February 07, 2012


By John Asbury

A jury deadlocked for the second time in the trial of a former Moreno Valley man who was charged with 21 counts of molesting a female relative.

The jury said Thursday that they were hung, 7-5, in favor of not guilty for charges against Victor Ung, 51, a Department of Defense contracted computer technician in Harvest, Ala.

Prosecutors have not said whether they will seek to retry the case a third time.

"We will be looking at the state of the evidence and the likelihood of proving it to a jury beyond a reasonable doubt," Riverside County district attorney spokesman John Hall said.

Ung initially was charged with 98 counts of sexually abusing a girl starting when she was 3 years old. He could have faced 29 consecutive life sentences on those charges.

The girl said Ung molested her more than 750 times from 1994 until 2003. Ung had moved to Alabama when he was charged in 2008, and was extradited to face trial.

A judge threw out many of the counts midway through the case, finding insufficient evidence.

A jury deadlocked in the first trial, 9-3, in favor of guilt.

Ung was represented by high-profile defense attorney, Mark Geragos, who previously represented Michael Jackson in his molestation trial.

Prosecutors said the girl told police Ung showed her pornography and molested her at a Catholic bookstore he operated and his home both in Moreno Valley.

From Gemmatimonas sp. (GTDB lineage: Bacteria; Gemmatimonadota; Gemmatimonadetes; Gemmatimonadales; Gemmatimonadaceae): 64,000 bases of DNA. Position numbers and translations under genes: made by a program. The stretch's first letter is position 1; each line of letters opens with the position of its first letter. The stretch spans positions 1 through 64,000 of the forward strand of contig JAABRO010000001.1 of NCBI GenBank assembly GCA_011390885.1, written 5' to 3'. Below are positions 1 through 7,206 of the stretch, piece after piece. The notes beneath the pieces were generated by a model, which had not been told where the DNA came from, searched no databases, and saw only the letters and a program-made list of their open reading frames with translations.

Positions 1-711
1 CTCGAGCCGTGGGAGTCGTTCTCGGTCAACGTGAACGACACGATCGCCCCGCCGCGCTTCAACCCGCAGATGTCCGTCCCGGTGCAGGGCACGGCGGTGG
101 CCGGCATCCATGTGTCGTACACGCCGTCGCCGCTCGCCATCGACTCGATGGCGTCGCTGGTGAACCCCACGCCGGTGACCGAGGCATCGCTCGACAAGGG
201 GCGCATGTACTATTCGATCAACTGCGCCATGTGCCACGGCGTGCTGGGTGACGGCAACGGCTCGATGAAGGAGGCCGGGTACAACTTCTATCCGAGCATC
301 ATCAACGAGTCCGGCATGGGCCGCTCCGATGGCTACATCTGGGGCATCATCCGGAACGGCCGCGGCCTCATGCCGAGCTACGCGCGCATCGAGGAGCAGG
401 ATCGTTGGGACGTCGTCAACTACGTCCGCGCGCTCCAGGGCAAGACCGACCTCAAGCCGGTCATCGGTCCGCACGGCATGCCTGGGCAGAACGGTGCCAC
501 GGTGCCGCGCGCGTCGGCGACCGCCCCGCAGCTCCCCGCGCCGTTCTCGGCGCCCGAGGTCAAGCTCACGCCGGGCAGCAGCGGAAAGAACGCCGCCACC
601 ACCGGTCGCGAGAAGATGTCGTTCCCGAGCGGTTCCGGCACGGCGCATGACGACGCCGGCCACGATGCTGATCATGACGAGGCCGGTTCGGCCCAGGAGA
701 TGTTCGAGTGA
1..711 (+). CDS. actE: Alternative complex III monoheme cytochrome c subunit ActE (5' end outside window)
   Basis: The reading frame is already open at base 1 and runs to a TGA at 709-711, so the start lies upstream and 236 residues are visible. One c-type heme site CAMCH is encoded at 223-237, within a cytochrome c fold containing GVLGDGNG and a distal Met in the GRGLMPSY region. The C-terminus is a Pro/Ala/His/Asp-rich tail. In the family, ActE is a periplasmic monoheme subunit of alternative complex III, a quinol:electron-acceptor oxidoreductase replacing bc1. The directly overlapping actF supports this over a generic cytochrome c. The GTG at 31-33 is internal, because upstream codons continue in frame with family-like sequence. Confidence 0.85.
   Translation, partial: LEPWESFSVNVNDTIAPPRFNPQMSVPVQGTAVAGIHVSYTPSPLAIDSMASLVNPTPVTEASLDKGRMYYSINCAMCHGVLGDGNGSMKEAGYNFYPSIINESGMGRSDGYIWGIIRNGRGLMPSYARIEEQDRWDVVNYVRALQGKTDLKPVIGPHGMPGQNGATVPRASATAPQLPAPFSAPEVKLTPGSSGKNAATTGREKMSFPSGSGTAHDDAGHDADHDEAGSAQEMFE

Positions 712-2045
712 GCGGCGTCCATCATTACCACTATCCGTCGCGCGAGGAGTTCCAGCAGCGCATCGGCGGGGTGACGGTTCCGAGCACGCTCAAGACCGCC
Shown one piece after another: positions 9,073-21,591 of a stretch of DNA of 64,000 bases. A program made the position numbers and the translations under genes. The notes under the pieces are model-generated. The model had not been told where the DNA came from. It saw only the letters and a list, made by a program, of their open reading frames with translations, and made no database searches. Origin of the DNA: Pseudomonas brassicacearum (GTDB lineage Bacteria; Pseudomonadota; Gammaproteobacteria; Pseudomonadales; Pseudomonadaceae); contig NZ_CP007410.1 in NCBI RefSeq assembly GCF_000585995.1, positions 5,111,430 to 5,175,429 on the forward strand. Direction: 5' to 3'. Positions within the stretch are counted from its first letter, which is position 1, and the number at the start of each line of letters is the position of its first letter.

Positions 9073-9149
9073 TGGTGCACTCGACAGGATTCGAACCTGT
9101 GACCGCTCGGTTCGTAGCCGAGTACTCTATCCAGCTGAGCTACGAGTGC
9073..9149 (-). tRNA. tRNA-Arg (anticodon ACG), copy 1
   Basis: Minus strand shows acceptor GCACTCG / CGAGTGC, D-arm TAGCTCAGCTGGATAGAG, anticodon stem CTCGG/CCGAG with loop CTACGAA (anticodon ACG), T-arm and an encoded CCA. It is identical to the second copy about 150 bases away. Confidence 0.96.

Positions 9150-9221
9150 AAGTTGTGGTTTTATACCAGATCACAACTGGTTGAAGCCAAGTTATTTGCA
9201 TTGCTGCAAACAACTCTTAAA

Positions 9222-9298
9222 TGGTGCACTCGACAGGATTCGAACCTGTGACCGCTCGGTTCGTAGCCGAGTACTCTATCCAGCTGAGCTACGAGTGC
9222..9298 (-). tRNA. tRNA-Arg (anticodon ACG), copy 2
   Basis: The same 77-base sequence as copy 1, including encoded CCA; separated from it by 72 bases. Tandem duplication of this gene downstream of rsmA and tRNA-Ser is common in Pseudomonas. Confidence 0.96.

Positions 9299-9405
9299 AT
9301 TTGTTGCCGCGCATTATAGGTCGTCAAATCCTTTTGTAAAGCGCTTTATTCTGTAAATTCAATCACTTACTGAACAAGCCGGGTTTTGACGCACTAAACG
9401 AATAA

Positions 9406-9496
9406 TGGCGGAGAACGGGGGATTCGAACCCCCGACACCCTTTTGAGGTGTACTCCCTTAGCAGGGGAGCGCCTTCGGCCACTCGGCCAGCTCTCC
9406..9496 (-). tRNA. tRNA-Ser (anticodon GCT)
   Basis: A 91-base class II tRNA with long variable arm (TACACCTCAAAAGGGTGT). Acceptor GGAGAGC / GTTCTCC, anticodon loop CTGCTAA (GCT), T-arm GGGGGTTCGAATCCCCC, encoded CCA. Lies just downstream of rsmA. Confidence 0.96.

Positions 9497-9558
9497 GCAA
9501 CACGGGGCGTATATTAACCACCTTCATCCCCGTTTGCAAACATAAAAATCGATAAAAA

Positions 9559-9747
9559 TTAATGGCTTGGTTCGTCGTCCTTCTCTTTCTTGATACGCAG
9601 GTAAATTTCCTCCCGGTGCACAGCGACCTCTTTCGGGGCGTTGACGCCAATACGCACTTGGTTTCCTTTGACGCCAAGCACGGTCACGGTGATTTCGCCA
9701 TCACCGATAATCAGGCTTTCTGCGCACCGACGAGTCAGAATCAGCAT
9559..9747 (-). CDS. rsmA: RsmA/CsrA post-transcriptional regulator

The girl attempted suicide and told a therapist that she was molested.

The therapist was required to report the molestations to police, but the girl refused to undergo a forensic examination.

Geragos said Ung's ex-wife and the victim falsely accused Ung and concocted several of the allegations. He said the jury sided with lesser charges and couldn't reach a unanimous decision and were "aghast" that prosecutors would spend the tax dollars to try the case a second time.

"I think the initial outrage subsided and cooler heads saw it was clear Victor was wrongfully accused," Geragos said. "When you have these charges, people assume they're true, so it's tough to defend. It's clear this case never should have been brought."

Julie Galloway, who served on the jury, said the prosecution's case was hard to believe and the victim was confused and inconsistent during her testimony.

"The prosecution had too many holes in their argument," Galloway said. "It seemed like a waste of money. I don't think there was enough evidence to go to court."

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